Rolls Royce Moment
What is the Rolls Royce Moment story tactic?
"Cruising at 60mph, the loudest noise inside the Rolls Royce comes from the electric clock.".
Rolls Royce ran an advert with this headline in a US magazine in 1960. Next year, Ford spent millions on an ad campaign promising cars "as quiet as a Rolls Royce." In 1980, my dad told me the Rolls Royce story-and I still remember it today. Why was this ad so memorable and how can your story have a Rolls Royce moment?
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How to use the Rolls Royce Moment story tactic
David Ogilvy, the British advertising genius, wrote the ticking clock headline for Rolls Royce after spending days trawling through engineers' reports. His lesson for storytellers: do your homework. Here's why the advert worked:
It's a vivid moment. In just a few words, Ogilvy gave us a rich, sensory movie we could play in our heads.
What's the vivid moment you can describe, something we can hear, see, taste, smell or feel?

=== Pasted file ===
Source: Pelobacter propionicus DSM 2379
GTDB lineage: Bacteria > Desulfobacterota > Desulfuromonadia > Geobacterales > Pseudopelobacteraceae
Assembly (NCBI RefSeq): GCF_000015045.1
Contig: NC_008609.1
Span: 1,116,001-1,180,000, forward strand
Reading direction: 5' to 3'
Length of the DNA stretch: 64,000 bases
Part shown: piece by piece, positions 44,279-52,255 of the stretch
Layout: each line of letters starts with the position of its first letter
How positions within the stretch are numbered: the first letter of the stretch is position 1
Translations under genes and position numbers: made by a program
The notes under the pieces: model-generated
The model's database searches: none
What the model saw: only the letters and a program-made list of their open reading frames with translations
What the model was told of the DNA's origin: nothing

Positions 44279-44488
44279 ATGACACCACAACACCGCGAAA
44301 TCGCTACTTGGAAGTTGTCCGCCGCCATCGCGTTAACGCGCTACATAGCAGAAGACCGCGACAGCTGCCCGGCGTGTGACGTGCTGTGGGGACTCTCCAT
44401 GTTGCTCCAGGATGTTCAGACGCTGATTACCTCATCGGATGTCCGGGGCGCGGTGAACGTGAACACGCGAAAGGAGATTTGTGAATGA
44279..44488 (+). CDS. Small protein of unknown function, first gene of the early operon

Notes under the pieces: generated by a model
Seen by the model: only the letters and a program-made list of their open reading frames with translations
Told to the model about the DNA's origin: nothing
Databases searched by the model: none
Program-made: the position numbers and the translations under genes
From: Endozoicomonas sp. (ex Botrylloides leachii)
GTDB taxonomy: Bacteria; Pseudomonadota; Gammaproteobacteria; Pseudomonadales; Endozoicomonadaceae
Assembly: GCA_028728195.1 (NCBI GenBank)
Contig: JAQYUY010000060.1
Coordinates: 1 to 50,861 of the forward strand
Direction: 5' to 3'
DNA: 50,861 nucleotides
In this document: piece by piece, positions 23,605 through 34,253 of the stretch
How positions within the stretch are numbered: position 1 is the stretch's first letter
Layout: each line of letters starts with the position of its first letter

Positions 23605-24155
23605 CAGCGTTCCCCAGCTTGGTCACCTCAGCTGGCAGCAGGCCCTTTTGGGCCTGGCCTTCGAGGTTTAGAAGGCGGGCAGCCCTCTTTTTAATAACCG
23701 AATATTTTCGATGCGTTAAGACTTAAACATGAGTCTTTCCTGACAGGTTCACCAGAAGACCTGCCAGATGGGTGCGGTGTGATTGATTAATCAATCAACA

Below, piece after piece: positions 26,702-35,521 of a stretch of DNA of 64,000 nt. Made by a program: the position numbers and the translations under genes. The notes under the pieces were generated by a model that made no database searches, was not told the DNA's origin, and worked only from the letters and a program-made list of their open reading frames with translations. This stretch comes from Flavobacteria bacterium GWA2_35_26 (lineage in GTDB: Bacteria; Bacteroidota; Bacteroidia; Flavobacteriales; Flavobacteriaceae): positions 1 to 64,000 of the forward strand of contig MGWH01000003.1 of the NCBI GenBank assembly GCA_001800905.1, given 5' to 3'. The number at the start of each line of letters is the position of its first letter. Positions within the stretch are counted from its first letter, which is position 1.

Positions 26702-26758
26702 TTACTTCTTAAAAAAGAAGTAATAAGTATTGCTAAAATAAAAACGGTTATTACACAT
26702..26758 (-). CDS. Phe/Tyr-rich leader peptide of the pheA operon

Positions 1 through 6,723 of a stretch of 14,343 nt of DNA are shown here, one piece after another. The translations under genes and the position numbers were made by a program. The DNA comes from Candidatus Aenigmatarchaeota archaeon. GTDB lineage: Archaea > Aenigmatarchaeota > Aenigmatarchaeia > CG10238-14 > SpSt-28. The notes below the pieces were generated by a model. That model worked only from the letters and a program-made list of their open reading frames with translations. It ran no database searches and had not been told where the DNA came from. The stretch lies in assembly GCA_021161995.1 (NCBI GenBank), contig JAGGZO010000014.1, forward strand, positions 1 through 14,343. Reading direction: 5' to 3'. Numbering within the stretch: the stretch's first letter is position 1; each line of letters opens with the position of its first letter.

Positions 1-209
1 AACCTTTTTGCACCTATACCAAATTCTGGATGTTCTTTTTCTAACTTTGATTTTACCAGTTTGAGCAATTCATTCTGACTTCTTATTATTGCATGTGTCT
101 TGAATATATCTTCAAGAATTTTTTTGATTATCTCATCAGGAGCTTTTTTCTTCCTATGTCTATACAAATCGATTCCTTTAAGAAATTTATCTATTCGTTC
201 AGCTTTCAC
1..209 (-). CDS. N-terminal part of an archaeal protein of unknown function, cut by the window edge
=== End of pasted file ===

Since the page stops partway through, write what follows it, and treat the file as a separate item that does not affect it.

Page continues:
It's exemplary. This one small moment stands for the whole. It tells us that Rolls is a precision engineering company that pays attention to details.
What's the single fact or detail that tells us everything we need to know about your product?
It's widely relatable. I've never driven in a Rolls, but I can tell you my Talbot Horizon (1992-1994) made a hell of a racket cruising at 60mph. So I can imagine how good Rolls Royce quality feels.
How can you make your Rolls Royce moment relatable to something your audience will understand?
Tip: Secrets and Puzzles make great Rolls Royce moments.
Credit: David Oglivy, 1983.
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